Now Anheuser-Busch is hoping that sound can sell some beer, too.
A-B is featuring Santogold's music in creative for Bud Light Lime, the light beer's first brand extension, which is targeting drinkers who would otherwise be knocking back Corona, Miller Chill or cocktails. The brewer is also giving away free downloads of a remixed Santogold track on its website.
Total first-year ad spending behind the brand -- which launched just a few weeks ago -- is projected at $35 million.
Santogold -- aka Santi White, a female vocalist whose multicultural sound got her a gig opening for Bjork -- offers a fairly striking contrast to the goofy chuckleheads typically featured in Bud Light creative, one of the reasons A-B executives say she's right for the brand.
"The music is really important in terms of getting a little separation from our main brand in Bud Light," said Rick Leininger, Bud Light's brand director.
Mr. Leininger credited Bud Light's ad agency, DDB, Chicago, with bringing Santogold to the brewer's attention. The shop's senior producer for music and integration, Gabe McDonough, said he focused on Santogold after asking her label, Downtown Records (best known for Gnarls Barkley), which artists it would be focusing its own promotional energy on this summer.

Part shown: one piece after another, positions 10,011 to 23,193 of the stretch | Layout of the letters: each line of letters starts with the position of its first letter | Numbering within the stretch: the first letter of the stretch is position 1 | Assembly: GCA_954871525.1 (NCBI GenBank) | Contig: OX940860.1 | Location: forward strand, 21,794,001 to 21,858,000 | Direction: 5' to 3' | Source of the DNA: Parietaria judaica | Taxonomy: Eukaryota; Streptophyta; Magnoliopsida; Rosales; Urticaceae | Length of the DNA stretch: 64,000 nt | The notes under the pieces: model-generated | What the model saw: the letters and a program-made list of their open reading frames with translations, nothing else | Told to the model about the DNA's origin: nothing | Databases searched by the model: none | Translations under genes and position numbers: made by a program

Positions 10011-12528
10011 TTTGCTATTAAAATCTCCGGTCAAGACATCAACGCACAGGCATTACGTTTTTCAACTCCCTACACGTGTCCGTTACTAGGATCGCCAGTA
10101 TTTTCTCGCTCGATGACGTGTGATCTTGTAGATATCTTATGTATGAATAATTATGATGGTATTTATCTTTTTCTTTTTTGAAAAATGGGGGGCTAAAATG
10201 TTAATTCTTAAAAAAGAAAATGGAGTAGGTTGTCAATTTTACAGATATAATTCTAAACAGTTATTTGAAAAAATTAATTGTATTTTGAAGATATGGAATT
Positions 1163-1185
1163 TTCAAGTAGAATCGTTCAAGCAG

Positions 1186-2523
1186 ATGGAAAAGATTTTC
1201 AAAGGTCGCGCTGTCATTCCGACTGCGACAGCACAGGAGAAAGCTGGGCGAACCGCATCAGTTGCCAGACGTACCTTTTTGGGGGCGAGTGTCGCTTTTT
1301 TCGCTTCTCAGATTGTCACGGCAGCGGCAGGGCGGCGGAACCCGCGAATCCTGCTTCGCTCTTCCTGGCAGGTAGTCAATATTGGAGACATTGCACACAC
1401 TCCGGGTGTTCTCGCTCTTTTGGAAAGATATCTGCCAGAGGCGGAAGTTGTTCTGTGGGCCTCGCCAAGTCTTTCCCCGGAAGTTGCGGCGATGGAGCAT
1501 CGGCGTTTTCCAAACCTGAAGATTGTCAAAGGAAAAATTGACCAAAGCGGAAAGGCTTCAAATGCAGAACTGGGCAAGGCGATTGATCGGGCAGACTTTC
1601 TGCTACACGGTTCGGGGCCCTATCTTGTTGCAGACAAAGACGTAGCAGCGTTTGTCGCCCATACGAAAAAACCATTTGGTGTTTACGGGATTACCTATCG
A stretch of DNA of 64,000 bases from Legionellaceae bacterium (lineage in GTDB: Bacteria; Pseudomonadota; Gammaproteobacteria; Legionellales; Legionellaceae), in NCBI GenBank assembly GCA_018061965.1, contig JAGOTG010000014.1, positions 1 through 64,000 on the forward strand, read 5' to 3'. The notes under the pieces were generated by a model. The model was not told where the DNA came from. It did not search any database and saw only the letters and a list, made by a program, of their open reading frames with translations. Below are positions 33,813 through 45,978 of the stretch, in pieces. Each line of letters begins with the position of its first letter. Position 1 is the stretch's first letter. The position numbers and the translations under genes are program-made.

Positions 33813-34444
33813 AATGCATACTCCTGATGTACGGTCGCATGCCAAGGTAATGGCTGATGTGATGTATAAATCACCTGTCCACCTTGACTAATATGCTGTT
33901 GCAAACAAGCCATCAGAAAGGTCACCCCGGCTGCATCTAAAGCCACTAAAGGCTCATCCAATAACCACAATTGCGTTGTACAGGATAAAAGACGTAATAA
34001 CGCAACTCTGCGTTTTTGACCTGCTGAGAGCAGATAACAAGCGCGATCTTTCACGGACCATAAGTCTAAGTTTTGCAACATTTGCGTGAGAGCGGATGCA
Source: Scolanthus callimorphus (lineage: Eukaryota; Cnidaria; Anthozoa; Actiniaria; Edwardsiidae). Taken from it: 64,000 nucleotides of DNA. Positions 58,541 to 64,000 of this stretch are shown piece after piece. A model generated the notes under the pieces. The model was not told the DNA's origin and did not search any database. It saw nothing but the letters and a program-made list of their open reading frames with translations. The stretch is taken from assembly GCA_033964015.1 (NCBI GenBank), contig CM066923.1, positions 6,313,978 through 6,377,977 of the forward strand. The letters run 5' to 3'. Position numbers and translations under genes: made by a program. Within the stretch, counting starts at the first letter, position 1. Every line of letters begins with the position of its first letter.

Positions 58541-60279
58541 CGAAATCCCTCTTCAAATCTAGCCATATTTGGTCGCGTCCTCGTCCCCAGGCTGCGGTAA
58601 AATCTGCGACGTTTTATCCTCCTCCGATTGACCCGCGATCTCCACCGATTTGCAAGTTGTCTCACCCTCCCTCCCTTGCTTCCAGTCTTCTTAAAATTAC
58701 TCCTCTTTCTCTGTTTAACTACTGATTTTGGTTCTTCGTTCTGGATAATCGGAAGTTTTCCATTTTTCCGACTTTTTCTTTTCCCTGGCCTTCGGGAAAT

Santogold's self-titled debut record hit the market April 29, the same week as Bud Light Lime's launch.
"As soon as I heard Santogold, I said bingo," said Mr. McDonough, who was well aware of her status as one of the most talked-about acts at March's South by Southwest conference in Austin, Texas. "She's got a big, neon spotlight in the music world right now." (The Los Angeles Times wrote that "her beats pop like bubble wrap.")
Mr. McDonough set the ads to Santogold's music and then concocted the idea for a remix of her single "Lights Out" as a free website download. "We wanted the brand to provide an experience for people that they couldn't otherwise have," he said.
A-B is hoping this musical tie-in works better than its last. The brewer's 2006 decision to link Budweiser Select to a Jay-Z record -- even naming the hip-hop magnate co-brand director -- sold more records than beer.
Boosted by beer ads that treated the brand as a product placement in a music video, the album enjoyed a strong launch, while Bud Select sales continued to decline. Today, the once-national brand is only marketed in a limited number of major urban markets.
Mr. Leininger said he thinks the pairing of an emerging star with a fledgling brand may be a better fit. "It's basically two new brands coming together," he said.